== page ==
If you know me at all (or have read this blog much), you probably know that I’ve developed an interest in photography. I’m also an engineer, a good part of my job involves digital imaging, and the technical info I can glean from product manuals is unusually less than satisfying. They just don’t tell you, even remotely, how they work. So sometimes you just have to do a bit of reverse engineering to figure out how things really work.

One of the really cool things about today’s photo gear is the ease with which you can control remote flashes. Nikon calls their flash system CLS, for Creative Lighting System. Basically, you can put remote flashes “out there” somewhere, and control them using the pop-up flash on the camera body. They do the same type of “through-the-lens” (TTL) metering that is done with an on-camera flash, and their power levels can be set from the camera. It’s pretty cool, but I found myself asking, “how does it work?” There are at least two things, besides curiosity, which prompted me to ask this: a) I was looking for remote triggers (optical slaves) for non-nikon flashes, but could not make sense out of what would work with CLS and what might be falsely triggered by the “pre-flashes” involved, and b) I could not find any consensus in internet searches as to whether the commanding flash fires during exposure or not. Furthermore, if I could understand the system enough, maybe it would be worth just building my own optical slaves.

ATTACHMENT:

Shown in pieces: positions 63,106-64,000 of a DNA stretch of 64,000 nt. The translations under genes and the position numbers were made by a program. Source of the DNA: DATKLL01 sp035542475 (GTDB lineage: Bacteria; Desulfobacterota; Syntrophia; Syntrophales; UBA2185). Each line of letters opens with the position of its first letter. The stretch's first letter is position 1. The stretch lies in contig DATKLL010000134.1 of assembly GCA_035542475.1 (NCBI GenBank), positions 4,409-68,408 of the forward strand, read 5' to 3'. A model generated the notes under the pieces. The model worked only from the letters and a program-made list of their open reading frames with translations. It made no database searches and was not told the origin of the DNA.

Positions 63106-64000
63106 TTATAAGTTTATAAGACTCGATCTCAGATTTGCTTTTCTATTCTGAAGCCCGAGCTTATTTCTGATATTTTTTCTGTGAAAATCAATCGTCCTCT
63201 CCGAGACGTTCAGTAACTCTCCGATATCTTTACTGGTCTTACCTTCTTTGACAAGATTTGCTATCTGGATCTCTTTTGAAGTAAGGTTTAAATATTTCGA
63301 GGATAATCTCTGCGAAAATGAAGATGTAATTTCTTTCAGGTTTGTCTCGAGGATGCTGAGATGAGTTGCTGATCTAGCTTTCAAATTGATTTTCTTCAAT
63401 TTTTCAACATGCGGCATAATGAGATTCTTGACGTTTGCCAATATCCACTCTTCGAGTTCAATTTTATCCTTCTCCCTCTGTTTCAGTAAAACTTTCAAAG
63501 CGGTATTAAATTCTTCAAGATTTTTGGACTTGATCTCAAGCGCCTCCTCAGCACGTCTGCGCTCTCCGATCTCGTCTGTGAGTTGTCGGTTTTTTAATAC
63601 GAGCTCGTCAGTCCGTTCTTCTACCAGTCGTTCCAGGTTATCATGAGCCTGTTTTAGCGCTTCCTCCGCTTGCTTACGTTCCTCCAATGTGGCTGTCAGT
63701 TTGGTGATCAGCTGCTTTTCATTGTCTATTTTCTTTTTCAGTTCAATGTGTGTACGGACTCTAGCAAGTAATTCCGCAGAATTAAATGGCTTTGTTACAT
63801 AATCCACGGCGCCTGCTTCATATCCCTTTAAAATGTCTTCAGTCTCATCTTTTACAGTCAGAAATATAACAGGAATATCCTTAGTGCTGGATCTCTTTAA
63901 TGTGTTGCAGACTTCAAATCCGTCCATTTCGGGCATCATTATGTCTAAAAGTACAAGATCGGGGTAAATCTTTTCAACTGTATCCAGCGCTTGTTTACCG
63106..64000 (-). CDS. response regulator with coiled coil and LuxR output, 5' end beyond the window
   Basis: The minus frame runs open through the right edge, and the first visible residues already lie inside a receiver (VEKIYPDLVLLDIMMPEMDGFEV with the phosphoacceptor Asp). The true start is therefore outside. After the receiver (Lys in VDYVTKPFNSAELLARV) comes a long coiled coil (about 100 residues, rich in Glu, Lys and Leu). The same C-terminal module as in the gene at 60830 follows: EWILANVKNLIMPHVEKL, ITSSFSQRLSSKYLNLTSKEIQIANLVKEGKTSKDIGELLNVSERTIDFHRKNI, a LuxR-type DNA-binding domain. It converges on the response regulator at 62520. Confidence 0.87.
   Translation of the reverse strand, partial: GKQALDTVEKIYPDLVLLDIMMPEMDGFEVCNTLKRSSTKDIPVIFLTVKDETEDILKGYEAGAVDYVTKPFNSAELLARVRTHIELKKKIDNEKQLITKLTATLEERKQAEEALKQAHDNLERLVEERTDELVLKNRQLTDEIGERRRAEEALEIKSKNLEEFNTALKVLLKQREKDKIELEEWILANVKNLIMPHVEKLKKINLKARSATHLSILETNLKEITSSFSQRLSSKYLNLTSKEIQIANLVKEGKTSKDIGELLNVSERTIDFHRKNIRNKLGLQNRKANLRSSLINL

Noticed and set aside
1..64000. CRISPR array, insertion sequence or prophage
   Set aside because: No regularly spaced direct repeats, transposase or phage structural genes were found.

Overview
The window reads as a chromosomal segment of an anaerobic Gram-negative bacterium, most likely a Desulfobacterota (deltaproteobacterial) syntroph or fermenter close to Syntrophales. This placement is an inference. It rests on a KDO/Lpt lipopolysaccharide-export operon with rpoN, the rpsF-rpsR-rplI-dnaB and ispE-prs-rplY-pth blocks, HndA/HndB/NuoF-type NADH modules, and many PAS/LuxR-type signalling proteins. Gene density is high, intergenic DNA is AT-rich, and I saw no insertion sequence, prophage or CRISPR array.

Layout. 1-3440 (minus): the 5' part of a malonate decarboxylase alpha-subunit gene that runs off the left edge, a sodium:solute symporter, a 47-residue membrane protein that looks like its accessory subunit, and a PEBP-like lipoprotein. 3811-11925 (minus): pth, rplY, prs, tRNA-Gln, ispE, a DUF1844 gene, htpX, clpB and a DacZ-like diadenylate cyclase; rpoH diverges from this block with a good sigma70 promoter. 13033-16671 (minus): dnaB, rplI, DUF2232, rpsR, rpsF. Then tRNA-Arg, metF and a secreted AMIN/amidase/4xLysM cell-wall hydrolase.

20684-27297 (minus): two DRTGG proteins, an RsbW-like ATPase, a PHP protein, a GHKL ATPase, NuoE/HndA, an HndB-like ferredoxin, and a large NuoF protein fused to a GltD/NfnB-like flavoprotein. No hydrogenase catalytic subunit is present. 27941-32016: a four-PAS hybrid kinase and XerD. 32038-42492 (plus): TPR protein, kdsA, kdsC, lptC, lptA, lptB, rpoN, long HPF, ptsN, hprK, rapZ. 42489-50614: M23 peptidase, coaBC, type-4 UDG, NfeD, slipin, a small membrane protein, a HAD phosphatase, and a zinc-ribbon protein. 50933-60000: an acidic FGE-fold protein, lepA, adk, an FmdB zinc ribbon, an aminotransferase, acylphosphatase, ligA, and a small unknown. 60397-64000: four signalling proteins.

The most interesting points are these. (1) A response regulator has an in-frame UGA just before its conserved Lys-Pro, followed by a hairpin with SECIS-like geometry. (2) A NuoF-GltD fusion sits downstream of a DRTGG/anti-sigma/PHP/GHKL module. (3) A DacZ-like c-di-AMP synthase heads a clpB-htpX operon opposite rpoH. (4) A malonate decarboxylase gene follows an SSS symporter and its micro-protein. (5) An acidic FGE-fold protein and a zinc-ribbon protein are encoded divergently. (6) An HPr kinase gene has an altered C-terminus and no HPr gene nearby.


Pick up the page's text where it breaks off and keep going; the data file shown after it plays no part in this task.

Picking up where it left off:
There is a surprising lack of solid technical info on the internet about these things (but a good supply of well-intended, but ultimately misinformed, explanations). The one good source I did find (only after running my own tests, incidentally) is here. I took some time and collected some data, so I’m going to present that data here so it is available to whoever else may find it useful.

My test setup consisted of two IR phototransistors, connected to an oscilloscope. Because I wanted each sensor to be isolated and read only the power output of one of the flashes while ignoring the other, the phototransistors I had were far too sensitive. To solve this, much to my surprised, I ended up wrapping two layers of copper tape around them (I was surprised to find just how transmissive copper tape is in the near IR band). I then positioned the sensors about an inch in front of each flash.

Flash Test Setup

What I found

The communication is all one way. The signal is sent from the commander flash by pulsing the flash with ~50-100 microsecond firings.